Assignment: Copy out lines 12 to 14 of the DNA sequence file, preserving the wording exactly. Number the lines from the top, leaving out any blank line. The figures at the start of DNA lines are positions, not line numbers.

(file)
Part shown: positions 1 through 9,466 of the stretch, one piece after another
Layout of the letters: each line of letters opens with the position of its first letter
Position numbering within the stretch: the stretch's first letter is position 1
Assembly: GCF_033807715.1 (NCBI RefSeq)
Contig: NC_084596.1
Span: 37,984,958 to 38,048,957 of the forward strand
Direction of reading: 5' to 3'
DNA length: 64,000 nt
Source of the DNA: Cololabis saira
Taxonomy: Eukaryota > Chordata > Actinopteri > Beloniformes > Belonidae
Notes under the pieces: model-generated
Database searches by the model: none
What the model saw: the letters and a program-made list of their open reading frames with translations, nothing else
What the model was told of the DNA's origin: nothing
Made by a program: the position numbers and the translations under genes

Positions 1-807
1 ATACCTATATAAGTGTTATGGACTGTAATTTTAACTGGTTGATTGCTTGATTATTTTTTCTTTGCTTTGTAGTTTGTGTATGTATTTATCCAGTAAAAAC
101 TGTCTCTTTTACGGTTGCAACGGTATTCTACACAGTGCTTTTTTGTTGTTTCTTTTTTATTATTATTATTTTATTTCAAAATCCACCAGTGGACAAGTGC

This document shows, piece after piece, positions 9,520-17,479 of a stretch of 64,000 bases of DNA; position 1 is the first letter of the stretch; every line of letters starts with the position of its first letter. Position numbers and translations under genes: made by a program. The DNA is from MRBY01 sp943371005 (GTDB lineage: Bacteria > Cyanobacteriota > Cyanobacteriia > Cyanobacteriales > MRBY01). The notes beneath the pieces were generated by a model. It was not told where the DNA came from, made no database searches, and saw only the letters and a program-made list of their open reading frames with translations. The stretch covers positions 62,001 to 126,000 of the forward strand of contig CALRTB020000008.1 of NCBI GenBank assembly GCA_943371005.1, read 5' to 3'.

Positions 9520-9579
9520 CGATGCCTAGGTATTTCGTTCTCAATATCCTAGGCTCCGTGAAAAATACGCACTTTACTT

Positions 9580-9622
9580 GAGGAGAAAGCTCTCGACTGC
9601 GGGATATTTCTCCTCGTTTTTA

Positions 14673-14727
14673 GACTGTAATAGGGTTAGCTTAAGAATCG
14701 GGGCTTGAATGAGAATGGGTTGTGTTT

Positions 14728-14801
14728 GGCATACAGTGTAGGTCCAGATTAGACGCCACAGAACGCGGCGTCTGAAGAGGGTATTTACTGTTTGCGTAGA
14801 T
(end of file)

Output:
Database searches by the model: none
What the model saw: the letters and a program-made list of their open reading frames with translations, nothing else
What the model was told of the DNA's origin: nothing